Join a ski school – Schools such as the British Alpine Ski and Snowboard School will give you access to experienced instructors, who can help train advanced and expert skiers to get them to a professional level, as well as organise training in snowier climates.
Join a local club – In the UK, ski clubs can be quite spread out, but depending on your location you may be able to find one within a reasonable distance from you. Here you will be able to train alongside others, go on training camps and take part in club competitions and championships.
Start competing – Becoming a member of a professional organisation (such as Snowsports England or British Ski and Snowboard) will allow you to register for larger competitions. Competing will allow you to become seeded by the British Alpine Seeding System (BASS) or British Artificial Seeding System (BARTS). Some competitions will require you to have a Federation International de Ski (FIS) licence issued by British Ski and Snowboard (BSS) before you can take part.
Seek out sponsorship – Finding sponsorship is a good way to cover some of the expenses for living and competing. However, sponsorship is more than having access to equipment, and you'll need to have started making a name for yourself before anyone is likely to take notice. Remember, your duty as a sponsor will be to promote their brand, help sell their products and be a representative for their company.
Move up through the ranks – Proving your talent within a club and in competitions should naturally progress to bigger and more important levels of competition. Assuming that you have the right instruction, guidance and support, you could be on your way to becoming a champion.

Common Mistakes To Avoid On The Slopes

September 4, 2014

If you are new to the ski holiday experience, it is understandable that there could be many new and unusual things that might catch out the unaware or the uninformed. So, if you want to avoid some of the common rookie mistakes on the slopes, take a look at these tips.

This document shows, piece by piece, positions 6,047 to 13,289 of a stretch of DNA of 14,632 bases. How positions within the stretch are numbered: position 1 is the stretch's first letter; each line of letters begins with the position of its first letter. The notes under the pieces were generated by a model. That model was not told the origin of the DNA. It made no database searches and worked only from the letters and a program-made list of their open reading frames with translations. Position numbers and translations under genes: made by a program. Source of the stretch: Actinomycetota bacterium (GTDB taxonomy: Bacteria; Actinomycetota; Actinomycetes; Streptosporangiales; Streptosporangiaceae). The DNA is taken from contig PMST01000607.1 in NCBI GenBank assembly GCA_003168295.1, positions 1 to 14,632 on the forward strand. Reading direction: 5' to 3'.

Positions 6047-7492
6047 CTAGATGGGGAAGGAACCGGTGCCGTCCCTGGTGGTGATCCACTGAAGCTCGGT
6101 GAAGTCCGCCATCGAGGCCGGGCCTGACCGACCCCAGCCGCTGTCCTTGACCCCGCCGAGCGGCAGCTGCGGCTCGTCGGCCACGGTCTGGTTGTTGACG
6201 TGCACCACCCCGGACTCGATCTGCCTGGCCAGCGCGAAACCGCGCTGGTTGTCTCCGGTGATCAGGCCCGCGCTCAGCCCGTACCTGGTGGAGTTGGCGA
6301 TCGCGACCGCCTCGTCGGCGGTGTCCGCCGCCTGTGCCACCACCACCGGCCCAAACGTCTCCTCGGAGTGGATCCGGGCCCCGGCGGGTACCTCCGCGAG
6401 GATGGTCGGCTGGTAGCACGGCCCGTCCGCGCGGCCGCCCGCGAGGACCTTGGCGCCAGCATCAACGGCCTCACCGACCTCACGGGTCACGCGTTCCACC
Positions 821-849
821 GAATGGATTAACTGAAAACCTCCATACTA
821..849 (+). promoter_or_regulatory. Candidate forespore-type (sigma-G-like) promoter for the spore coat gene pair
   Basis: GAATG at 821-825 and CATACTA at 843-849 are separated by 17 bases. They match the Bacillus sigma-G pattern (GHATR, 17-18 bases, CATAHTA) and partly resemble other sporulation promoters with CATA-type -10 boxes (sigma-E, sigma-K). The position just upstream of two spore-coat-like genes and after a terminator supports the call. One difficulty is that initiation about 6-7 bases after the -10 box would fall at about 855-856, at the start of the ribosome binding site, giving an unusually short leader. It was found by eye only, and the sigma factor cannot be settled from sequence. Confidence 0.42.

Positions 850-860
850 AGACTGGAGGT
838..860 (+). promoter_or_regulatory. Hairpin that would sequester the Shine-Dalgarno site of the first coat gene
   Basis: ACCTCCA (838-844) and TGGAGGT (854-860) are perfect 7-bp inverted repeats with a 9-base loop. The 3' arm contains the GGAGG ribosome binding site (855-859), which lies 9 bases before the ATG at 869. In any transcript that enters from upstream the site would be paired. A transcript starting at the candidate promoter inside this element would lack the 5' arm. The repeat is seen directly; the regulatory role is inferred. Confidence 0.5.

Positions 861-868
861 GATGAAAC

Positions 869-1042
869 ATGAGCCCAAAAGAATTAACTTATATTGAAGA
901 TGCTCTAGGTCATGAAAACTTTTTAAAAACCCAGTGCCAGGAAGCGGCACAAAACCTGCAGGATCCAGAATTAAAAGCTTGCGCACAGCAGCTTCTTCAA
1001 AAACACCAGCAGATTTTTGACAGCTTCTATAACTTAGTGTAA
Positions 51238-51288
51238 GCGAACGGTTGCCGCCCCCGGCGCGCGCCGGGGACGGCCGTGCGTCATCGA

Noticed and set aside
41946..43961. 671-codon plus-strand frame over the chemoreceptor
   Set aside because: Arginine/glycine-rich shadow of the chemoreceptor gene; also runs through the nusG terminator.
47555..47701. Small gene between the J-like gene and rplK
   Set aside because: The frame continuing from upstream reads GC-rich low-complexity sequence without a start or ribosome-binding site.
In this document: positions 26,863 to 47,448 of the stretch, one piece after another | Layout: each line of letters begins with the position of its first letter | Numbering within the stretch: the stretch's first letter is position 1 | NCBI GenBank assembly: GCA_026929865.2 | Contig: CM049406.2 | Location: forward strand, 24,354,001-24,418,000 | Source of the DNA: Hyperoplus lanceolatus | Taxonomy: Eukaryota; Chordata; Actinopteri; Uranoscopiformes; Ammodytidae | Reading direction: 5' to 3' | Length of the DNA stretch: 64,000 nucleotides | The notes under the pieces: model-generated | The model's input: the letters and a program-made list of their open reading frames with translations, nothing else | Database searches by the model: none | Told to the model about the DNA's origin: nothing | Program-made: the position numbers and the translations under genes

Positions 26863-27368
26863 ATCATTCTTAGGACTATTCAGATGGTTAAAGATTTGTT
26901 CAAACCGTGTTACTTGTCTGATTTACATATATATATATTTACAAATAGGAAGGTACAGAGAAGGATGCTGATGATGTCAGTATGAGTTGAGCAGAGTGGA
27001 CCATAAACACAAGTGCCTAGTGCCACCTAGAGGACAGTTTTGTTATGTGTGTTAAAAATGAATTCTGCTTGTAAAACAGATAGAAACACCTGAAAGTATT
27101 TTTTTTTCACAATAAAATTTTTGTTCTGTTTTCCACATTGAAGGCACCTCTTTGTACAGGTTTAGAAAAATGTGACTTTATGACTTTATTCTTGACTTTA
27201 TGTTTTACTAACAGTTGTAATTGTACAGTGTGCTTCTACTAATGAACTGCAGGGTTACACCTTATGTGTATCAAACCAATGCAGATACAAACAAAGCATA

1. Forgetting the sunscreen

When you think snow, you might not immediately assume that a ski trip would provide an opportunity to pick up a tan. However, while UV light is definitely weaker in wintry conditions, it won't just been direct sunlight you will be exposed to. Snow is four times more reflective than sand, meaning you'll be hit by it twice. Also, the higher your altitude, the less the atmosphere protects you from ultraviolet light. So, if you leave your factor 30 sunscreen at home don't be surprised if your goggles have given you 'panda eyes' by the end of the first day...

2. Using the wrong gear

Making your first trip to the slopes requires quite a financial investment - not least being the cost of equipment. However, there are two trains of thought when it comes to buying gear. Some would say that, for your first trip at least, try to borrow as much gear as you can before buying any of your own. After all, if you decide that skiing isn't for you (and it does happen) you won't be stuck with an expensive outfit you'll never use.

That said, some argue that using less-than-ideal, borrowed equipment could be hampering your experience. Using skis that are appropriate for your skill level, for example, will make learning easier. Even if you don't want to buy things, the resort's rental gear is likely to be more up-to-date than hand-me-downs. Just remember to reserve them in advance if you are holidaying during a busy season.

3. Not getting any practice

If you have booked a beautiful chalet on a luxurious resort, the last thing you want to find is that you haven't prepared your body for skiing! Building up your leg muscles and your cardiovascular endurance in the weeks before your holiday can help ensure you aren't too exhausted to leave your room by the second morning.

Similarly, building up your basic skills before you leave at an indoor ski slope can help you move away from the beginner slopes and start really enjoying your holiday sooner rather than later.

4. Making technical mistakes

When learning to ski, there are many common mistakes that beginners have a habit of making, some of which include:

• Leaning too far back on the skis in an attempt to slow down - this means that there is less of the front of the ski making contact with the snow, making them hard to control

• Moving the hips – skiing beginners often make the mistake of pushing out their hip in the opposite direction of the way they are leaning, making it harder to turn effectively

• Looking at your feet – It is very easy to find yourself paying attention to the front of your skis rather than where you are going. Skiers should look ahead and feel where their skis are.